New research from scientists at Massachusetts General Hospital features findings that suggest that immunity to certain strains of HPV (human papillomavirus) might serve to protect humans from skin cancer. The study was published recently in Nature.
HPV has been previously shown to be related to an increased risk with particular cancers such as cervix, vulva, penis, and anus. The discovery that the presence of HPV could play a beneficial role in preventing cutaneous squamous cell carcinoma (SCC) skin cancer was surprising to the researchers.
In conducting the study, lead author Dr. Shawn Demehri and fellow researchers analyzed mice models and human tissue models to see how beta-HPV, a genus of HPV present in many of the skin cancers of patients who have had organ transplants, affects the human immune system. They found that the immune response to HPV seen in mice acted to defend against SCC after the mice were exposed to carcinogenic UV. They also found that transplanting T cells from those mice exposed to HPV into mice with immunodeficiencies actually caused the former mice to gain protection against skin cancer.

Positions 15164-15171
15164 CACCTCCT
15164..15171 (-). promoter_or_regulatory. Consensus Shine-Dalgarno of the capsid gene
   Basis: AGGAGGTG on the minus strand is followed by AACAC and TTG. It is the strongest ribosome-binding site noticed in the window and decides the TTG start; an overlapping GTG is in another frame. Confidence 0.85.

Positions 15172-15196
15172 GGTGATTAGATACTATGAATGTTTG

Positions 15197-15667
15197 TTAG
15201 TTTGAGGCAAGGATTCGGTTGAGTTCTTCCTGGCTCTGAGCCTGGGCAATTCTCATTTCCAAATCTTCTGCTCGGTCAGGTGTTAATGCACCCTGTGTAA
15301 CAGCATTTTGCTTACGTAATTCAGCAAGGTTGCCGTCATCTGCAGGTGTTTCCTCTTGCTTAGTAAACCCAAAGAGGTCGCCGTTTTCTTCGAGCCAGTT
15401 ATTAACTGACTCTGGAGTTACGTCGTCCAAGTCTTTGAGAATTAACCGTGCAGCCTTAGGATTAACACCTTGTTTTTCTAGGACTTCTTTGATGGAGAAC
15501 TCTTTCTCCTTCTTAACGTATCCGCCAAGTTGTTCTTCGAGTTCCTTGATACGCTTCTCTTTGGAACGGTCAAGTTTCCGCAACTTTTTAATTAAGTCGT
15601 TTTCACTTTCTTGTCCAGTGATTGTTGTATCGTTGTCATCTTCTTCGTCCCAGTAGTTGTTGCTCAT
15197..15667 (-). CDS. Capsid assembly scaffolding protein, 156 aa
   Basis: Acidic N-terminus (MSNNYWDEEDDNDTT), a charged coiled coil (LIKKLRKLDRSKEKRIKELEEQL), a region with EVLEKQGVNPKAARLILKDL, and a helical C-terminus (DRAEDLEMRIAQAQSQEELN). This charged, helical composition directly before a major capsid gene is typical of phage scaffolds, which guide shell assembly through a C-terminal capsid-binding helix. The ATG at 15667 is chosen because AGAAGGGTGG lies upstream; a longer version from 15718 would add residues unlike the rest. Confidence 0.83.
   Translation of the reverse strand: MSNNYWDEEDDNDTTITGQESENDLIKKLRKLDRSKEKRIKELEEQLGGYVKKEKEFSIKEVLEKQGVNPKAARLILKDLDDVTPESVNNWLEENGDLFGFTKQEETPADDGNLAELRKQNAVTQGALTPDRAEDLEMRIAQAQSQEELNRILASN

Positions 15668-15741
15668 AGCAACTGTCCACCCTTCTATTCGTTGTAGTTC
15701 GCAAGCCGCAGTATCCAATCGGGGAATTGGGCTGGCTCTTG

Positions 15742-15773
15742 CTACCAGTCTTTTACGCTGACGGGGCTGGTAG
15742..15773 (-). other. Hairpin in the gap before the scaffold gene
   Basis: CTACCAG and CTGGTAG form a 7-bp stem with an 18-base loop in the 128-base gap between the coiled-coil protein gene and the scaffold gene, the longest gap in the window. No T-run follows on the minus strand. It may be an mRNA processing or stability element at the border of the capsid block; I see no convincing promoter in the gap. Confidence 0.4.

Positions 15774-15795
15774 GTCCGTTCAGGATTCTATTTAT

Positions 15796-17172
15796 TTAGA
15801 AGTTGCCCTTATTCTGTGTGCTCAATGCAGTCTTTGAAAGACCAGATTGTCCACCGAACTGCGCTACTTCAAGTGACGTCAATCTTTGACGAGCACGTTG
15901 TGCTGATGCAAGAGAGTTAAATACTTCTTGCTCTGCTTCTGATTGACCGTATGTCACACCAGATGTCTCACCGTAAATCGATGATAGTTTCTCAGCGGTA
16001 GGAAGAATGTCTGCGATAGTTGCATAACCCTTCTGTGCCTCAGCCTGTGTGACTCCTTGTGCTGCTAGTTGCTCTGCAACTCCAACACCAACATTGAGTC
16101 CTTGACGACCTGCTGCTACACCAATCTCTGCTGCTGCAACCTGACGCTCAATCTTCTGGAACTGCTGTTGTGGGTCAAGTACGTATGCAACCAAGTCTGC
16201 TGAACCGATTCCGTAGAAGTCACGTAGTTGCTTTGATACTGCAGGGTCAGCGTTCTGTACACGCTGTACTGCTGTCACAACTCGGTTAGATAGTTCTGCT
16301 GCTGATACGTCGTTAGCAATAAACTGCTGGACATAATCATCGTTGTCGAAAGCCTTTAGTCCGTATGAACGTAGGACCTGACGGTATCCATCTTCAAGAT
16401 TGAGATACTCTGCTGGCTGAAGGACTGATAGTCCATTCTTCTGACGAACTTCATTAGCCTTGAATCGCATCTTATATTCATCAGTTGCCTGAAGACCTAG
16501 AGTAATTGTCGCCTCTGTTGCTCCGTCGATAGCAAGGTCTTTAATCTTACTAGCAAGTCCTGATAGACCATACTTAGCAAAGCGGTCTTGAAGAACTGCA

This finding is making scientists reconsider how we see HPV. "This is the first evidence that commensal viruses could have beneficial health effects both in experimental models and also in humans. The role of these commensal viruses, in this case, papillomaviruses, is to induce immunity that then is protecting patients from skin cancers," commented Dr. Shawn Demehri.
They also say that this new knowledge could open doors for novel immunotherapies. "T cell-based vaccines against commensal HPVs may provide an innovative approach to boost this antiviral immunity in the skin and help prevent warts and skin cancers in high-risk populations."